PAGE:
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Themes/Identity: Redressing gender

Philip introduces us to some pioneering creatives from across the decades who have challenged gender style conventions.

Before Grace Jones’s fierce high-top afro hair and k.d. lang’s hip swaggering men’s denim looks, iconic artist Hannah Gluckstein (1895 –1978), nicknamed ‘Gluck’, was blazing a trail in the 1910s in the evolution of modern art and queer gender style. Gluck dressed almost exclusively in men’s clothing and had love affairs with numerous women, who all inspired her hand to paint those magical paint strokes. Financially independent and relatively free to be herself for the era, Gluck is now considered to be pioneer for LGBTQI* lives.

Credit: Photographic portrait of ‘Gluck’, taken by Howard Coster in 1926 at the Fine Art Society, London.

The appropriation of masculine dress by women to create identities for themselves has a long and brilliant history.

Throughout the 20th and 21st centuries, Gluck and her contemporaries changed many people’s perception of feminine and masculine dress. From actors Greta Garbo, Marlene Dietrich, Katherine Hepburn, and Diane Keaton in the film ‘Annie Hall’ to musicians like Patti Smith, Grace Jones, Annie Lennox and k.d. lang. Phew what a list!

Fashion designers also got in on the act including legendary Yves Saint Laurent, with his iconic ‘Le Smoking’ (a tuxedo for women).

These iconic women and creatives chose to express their identities through masculine style, and challenged how people thought about identity, gender and sexuality.

 

Diane Keaton in ‘Annie Hall’

Credit: Still from the movie, Annie Hall directed by Woody Allen (1977), attributed to Amy via Flickr.
Earning a Best Actress Oscar and lifetime status as an icon of androgynous style, Diane’s radical fashion choices created a global trend for the ‘Annie Hall Look’. She came to represent the 1970s woman who was battling to construct her own strong identity at a time of political unrest and change. Diane’s personal style was brought into the mainstream in a brilliant mix of shirts, ties, masculine waistcoats and very high-waisted, wide-leg trousers. We bet Katy Perry’s stylist has been eyeing up Annie’s costumes!.

Watch ‘Annie Hall (1977) Best Scenes’posted by Renne Cuisia on YouTube to see more of the character’s classic menswear looks

 

Grace Jones

Credit: Above and listing image. Grace Jones, on the cover of her 1982 single ‘My Jamaican Guy’, designed by Jean-Paul Goude. ©Jean-Paul Goude.
For the past four decades, Jamaican American music legend Grace Jones has been a voice of power, androgyny, and highly charged sexual rebellion. Jones is both a fashion and cultural icon, constantly challenging the status quo. When Jones posed in a sharp-shouldered suit on the cover of her 1981 album, ‘Nightclubbing’, it sent a tsunami through fashion. The codes of Jones’s beauty look; the graphic hard flat top, highly contoured cheekbones, and body paint have all been copied by makeup artists and designers alike. Slaying!

Watch the trailer for Grace Jones’ 2017 documentary ‘Bloodlight and Bami’, directed by Sophie Fiennes.

 

Annie Lennox

Credit: Annie Lennox- The Eurythmics years via Giphy.com. One of the most controversial moments in pop music history was at the 1984 Grammys where Annie Lennox appeared in male drag. It marked one of the high points of the representation of androgyny in pop culture. Lennox was dressed in a man’s suit with a nod to the music greats of Elvis Presley and Johnny Cash. In contrast with the hard synthesizers, her voice was warm and sensual. This was androgyny itself, and the world loved it!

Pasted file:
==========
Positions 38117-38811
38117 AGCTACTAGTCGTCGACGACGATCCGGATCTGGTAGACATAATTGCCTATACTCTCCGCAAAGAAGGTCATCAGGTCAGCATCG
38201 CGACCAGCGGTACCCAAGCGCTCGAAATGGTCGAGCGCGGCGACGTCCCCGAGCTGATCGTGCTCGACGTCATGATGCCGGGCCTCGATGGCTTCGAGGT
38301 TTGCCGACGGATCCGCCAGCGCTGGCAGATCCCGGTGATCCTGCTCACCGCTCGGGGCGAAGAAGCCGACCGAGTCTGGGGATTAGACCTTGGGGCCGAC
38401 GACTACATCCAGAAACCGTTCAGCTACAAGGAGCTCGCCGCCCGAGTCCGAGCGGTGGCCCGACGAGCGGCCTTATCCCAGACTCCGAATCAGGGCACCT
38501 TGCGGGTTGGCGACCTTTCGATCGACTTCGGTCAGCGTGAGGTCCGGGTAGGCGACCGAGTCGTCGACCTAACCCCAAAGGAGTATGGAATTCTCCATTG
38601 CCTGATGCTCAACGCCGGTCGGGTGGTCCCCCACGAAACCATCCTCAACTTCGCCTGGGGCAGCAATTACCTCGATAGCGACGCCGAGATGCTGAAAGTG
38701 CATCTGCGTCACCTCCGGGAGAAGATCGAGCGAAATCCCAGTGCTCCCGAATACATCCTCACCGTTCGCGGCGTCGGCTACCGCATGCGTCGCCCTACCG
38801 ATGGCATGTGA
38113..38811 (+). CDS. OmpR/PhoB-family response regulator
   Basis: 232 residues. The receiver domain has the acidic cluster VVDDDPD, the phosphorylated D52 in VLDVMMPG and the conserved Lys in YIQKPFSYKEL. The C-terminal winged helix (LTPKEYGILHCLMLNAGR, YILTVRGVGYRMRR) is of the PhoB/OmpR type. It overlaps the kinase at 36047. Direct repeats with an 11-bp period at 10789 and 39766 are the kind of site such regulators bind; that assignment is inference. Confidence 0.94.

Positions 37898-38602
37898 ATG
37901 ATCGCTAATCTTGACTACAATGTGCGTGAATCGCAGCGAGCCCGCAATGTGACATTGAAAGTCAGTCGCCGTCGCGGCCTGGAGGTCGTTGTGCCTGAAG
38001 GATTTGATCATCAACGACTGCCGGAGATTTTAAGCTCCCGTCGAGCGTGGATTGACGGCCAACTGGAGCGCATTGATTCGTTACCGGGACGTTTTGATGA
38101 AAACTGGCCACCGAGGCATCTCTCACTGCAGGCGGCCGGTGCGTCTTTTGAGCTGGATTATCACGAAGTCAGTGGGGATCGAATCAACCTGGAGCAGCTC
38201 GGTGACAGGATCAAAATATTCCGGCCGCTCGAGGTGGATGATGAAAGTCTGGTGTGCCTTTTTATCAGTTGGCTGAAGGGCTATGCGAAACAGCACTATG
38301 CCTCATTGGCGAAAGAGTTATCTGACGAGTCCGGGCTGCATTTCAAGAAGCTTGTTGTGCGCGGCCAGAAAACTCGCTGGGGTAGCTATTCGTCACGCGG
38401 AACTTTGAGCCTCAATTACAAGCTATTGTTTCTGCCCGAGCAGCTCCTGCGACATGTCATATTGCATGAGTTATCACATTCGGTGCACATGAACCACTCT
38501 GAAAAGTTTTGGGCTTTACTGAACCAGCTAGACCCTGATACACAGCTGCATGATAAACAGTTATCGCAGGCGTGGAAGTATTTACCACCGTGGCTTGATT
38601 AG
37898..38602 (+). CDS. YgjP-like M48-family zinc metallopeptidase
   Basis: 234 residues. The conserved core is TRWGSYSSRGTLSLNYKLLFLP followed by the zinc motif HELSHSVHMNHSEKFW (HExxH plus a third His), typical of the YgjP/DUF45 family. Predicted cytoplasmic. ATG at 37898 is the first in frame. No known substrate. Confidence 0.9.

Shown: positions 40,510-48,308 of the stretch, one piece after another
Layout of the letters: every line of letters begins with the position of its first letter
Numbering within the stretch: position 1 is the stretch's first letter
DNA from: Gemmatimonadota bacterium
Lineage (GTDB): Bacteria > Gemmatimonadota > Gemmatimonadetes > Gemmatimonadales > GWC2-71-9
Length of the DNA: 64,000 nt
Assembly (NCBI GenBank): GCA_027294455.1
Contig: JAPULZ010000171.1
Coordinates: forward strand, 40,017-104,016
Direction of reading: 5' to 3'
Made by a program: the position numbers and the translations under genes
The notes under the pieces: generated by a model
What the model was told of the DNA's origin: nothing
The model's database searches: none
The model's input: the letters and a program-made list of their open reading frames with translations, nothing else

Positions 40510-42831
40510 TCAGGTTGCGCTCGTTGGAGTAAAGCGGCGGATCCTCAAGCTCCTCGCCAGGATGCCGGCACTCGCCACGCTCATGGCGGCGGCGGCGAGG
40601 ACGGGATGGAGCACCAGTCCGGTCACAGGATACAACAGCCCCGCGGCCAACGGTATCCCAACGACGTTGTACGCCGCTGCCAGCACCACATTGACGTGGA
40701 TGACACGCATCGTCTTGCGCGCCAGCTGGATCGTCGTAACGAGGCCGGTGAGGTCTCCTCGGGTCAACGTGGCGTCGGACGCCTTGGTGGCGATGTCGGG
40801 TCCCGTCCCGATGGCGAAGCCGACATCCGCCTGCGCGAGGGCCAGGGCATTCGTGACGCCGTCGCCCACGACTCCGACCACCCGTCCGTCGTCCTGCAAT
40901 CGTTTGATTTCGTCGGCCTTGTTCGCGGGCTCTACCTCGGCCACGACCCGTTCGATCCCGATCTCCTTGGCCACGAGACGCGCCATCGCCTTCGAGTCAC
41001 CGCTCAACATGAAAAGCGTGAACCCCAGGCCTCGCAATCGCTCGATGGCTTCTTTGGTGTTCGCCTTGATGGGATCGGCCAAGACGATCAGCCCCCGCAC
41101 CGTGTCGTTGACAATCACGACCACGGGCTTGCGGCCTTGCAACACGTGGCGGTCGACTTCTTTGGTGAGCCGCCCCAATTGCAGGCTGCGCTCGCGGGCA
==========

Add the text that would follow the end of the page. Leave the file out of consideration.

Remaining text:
Watch Annie Lennox perform ‘Sweet Dreams’ at the Grammys

 

Yves Saint Laurent: Groundbreaking 1966 Creation Le Smoking Tuxedoes

Credit: Yves Saint Laurent, French Vogue, Rue Aubriot, Paris, Helmut Newton (1975), via Flickr. Picture attributed to tiinathestore.com
In 1966, at a time when women were expected to don a classic skirt and just smile, Yves Saint Laurent introduced the world to ‘Le Smoking’, a tuxedo-style suit that made the leap from catwalk to ‘must have’ in one YSL heartbeat. Yet, for all the media buzz, it was arguably photographer Helmut Newton who made ‘Le Smoking’ iconic; he had an extraordinary capacity to charge his subjects with a raw powerful sexuality. The only smoking habit we need is for the YSL tux. We’re addicted!

Step beyond the tuxedo with a whole museum devoted to Yves Saint Laurent

 

Buffalo Movement

 

Credit: DR. MARTENS X THE SPIRIT OF BUFFALO. A film by Jamie Morgan, exploring the cultural history of the eclectic Buffalo movement. Buffalo was a maverick 80s youth culture collective made up of photographers, designers and artists. These radicals transformed the way that society thought about fashion. Ray Petri, the movement’s leader explained that the word ‘Buffalo’ itself was a Caribbean expression used to describe ‘rude boys’ and ‘rebels’. His travels to far flung-places in the world helped inspire his youth-charged aesthetic that collided MA-1 flight jackets, sportswear and Che Guevara hats with the decade's leading fashion designers and Dr Martens boots, kilts and African headwear. Let’s make a revolution!

Find out more about Ray Petri’s influence at Volt café

 
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